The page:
Bodybuilding contests are filled with all sorts of competitors. You have people who do it on a whim, you have people who do it on a dare, you have people truly “live the lifestyle” day in and day out and have been on years-long quests to continually improve and one day hoist that first place trophy, and you have people who finally got in shape and want to show that they’re comfortable in their own skin.

IMO, with my years of competing, judging and coaching, I can honestly tell you that the people who excel at this sport are the ones who have laid the groundwork before ever thinking they needed to “don the speedo.” @BrickHead trained his whole life (since his teen years) before ever stepping onstage and doing very well in the process. I myself trained for 15 years before I ever thought I MIGHT POSSIBLY do OKAY and not embarrass myself in the process. My client Mike, who absolutely destroyed his first show (and several others), also had years and years of gut busting training before he even entertained the idea of pursuing it in a competitive nature. The reason you see this pattern, is because building muscle takes years of work, No matter your genetics, or how perfect your training and diet, it’s a crazy slow process.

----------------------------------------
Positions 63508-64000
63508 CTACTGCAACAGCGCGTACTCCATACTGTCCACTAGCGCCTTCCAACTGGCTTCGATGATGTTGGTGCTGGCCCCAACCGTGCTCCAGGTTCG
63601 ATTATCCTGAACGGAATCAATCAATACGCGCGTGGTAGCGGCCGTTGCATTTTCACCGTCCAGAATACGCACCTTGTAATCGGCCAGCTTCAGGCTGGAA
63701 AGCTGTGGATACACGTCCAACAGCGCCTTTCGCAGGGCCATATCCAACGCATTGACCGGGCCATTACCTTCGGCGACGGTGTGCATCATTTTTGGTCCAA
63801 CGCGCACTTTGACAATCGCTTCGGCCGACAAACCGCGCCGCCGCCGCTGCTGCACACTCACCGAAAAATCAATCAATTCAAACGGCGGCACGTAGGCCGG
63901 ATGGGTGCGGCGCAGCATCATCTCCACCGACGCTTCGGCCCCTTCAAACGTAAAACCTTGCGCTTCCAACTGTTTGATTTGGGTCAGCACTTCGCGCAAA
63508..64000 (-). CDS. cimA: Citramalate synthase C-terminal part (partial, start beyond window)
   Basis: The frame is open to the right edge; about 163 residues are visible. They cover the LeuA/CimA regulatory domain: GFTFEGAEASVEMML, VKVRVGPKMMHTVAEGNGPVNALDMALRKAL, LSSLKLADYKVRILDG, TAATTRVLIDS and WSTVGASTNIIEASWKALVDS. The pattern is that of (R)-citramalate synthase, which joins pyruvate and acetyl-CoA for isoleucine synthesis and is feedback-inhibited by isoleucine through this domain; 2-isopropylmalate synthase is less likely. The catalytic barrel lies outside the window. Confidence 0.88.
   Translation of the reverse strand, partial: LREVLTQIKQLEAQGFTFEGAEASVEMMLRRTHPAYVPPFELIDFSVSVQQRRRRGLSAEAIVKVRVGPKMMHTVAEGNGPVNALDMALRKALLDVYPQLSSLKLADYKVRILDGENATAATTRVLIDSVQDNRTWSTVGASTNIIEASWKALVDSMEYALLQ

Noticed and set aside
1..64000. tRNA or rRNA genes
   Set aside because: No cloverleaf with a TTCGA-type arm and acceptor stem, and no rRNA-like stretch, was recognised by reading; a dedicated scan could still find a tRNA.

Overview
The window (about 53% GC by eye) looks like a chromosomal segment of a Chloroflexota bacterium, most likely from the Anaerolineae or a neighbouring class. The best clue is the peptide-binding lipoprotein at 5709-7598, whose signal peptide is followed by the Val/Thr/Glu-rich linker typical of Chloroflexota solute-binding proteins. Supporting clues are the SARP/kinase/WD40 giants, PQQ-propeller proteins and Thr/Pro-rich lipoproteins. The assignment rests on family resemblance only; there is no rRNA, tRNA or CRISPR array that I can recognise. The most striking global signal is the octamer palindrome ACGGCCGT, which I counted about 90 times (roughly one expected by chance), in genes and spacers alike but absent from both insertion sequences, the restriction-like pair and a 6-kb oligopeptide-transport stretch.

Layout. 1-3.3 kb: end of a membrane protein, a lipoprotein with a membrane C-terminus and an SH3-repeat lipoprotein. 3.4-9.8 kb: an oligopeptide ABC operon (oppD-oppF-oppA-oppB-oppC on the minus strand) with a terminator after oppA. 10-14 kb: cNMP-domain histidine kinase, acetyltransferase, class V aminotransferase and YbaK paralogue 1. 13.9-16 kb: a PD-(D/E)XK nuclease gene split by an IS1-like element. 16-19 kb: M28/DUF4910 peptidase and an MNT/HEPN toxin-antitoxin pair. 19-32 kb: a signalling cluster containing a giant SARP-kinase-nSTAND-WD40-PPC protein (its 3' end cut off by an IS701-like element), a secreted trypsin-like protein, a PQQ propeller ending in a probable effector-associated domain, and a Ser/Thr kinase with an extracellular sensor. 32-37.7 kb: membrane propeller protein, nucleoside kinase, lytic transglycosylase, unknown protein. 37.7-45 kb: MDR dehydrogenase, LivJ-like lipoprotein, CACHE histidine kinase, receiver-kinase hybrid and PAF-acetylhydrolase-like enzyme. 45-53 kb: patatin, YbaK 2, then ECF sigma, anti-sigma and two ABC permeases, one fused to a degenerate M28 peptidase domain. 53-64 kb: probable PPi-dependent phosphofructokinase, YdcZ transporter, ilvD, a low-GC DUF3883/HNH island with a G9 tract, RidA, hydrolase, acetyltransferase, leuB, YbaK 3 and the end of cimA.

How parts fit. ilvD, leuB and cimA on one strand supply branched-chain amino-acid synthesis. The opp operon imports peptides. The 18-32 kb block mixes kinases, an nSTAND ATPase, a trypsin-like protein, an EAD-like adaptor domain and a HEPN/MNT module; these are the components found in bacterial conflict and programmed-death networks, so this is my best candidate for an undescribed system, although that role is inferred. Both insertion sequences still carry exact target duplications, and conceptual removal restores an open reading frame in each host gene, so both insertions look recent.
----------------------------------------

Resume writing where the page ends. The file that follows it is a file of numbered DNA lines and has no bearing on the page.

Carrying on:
My point is, I want you to consider what you’re going to get out of the experience. If it’s an accomplishment to get up there, after your extreme weight loss, I certainly understand your reasoning. But if you’re already comparing yourself with guys who have been training for muscle growth, for who knows how many years, and most of these guys you see in your gym would almost certainly get smoked on a competitive stage,… well, just keep some healthy perspective. Heck, even prepping Rob for his shows, I would always remind him as we discussed what he needs to work on, that he’s still a relative newb in terms of how long he’;s been banging away at the weights compared to some of the real freaks that populate contest line ups.